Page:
Anyone who conducts an argument by appealing to Authority is not using his intelligence, he is just using his memory.
– Leonardo da Vinci

Irrationally held truths may be more harmful than reasoned errors
– T.H. Huxley

External Links page.

What Is Science?

  • In short: An organized, logical method to obtain knowledge about the natural world; Uses careful observation, reasoning, and/or experiment; Produces models ("explanations"), predictions (which must be falsifiable, so they test the models and may lead to their revision), and applications.
  • Tools: Observation (collecting facts as objectively as possible; not always obvious!); Logic and math; Intuition, "insight", dialogue, luck; Guided by paradigms and "fashions".
  • Stages: A common pattern is Observation –> Model / Hypothesis –> Predictions –> Test / Experiment; Experiments are new observations that can lead to changes in the models; The pattern refers to the logical development of science, sometimes to what scientists actually do in their work; It is not possible to reduce that to a set of steps, and in that sense "doing science" is a creative activity, but one that must follow rules of logic.
  • Theories: After repeated testing of its predictions, a theory becomes accepted; While a theory can never be proven "true", a successful one is an overarching explanation that accounts well for known facts, hypotheses, and observations whithin its range of applicability; in this sense, a scientific theory is not "just a theory"; It must also include ways of disproving it, and almost every theory is eventually superseded by a better one.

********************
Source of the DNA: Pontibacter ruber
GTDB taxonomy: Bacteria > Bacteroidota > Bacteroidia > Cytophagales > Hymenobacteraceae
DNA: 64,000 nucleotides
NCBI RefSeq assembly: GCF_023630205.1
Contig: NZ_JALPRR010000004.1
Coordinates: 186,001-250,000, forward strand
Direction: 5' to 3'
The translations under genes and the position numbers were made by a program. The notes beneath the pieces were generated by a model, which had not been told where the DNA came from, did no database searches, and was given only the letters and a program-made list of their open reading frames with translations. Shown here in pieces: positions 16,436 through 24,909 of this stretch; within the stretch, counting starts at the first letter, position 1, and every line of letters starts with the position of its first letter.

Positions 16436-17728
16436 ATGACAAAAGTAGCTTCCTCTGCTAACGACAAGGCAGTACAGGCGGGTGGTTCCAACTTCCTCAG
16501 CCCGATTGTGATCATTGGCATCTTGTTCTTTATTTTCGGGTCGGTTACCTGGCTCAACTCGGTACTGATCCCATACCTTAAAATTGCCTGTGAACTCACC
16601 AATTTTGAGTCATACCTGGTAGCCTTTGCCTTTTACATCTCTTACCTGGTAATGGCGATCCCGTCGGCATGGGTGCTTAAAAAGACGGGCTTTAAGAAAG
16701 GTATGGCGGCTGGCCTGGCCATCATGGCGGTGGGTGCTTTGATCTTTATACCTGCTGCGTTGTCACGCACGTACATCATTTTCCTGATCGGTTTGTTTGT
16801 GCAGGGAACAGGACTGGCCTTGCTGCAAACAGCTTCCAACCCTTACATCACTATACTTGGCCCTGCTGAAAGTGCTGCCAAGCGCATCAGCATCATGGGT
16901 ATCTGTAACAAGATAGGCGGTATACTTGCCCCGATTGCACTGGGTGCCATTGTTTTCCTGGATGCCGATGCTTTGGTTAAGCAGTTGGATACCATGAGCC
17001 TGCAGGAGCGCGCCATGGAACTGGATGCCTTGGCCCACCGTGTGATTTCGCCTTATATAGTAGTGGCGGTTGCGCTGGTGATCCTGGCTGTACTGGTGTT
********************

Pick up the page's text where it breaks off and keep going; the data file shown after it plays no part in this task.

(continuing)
Development of Science

  • Historically: Developed over many centuries, with different key contributions.
  • Ancient Greece: Greek culture was superstitious and had a large irrational component, but it also developed a naturalistic philosophy and interpretation of the universe (as opposed to mystic), in which knowledge of geometry played a prominent role; We can describe nature by using conceptual models.
  • Modern view: Started in the XV century, with Renaissance Europeans assimilating Eastern and Arabic knowledge and accumulated observational records; We can understand nature by using physical laws.
  • Technological advances: We can reach out and become more actively involved, manipulate nature.
  • Today's debates: We can push our reliance on our intellect all the way to questioning the reason for our existence and the origin of the universe.
  • Role of astronomy: Astronomy has been one of the disciplines with the greatest impact on the development of science, because of its strong ties to practical aspects human life from ancient times, as reflected for example in our calendar, and to the Big Questions (which it can't really answer, but it can provide a context to them).

What Kinds of Statements Does Science Make?

  • Observed facts: The fact that a planet has (at least) a certain number of moons.
  • Interpreted facts: Jupiter has dark cloud "belts" and lighter "zones"; For decades, it was (apparently) falsely believed that the belts were made of sinking gas, and the zones of rising gas, by analogy with Earth features.
  • Is science objective? Facts do "speak for themselves", but we don't always understand what they say, and scientists often cannot help being influenced by cognitive barriers that cloud our judgment.
  • Scientific statements: They are not really to be taken as "bits of the truth"; Science is more like a search for laws and descriptions that work, and reflects our best ability to understand and model natural phenomena.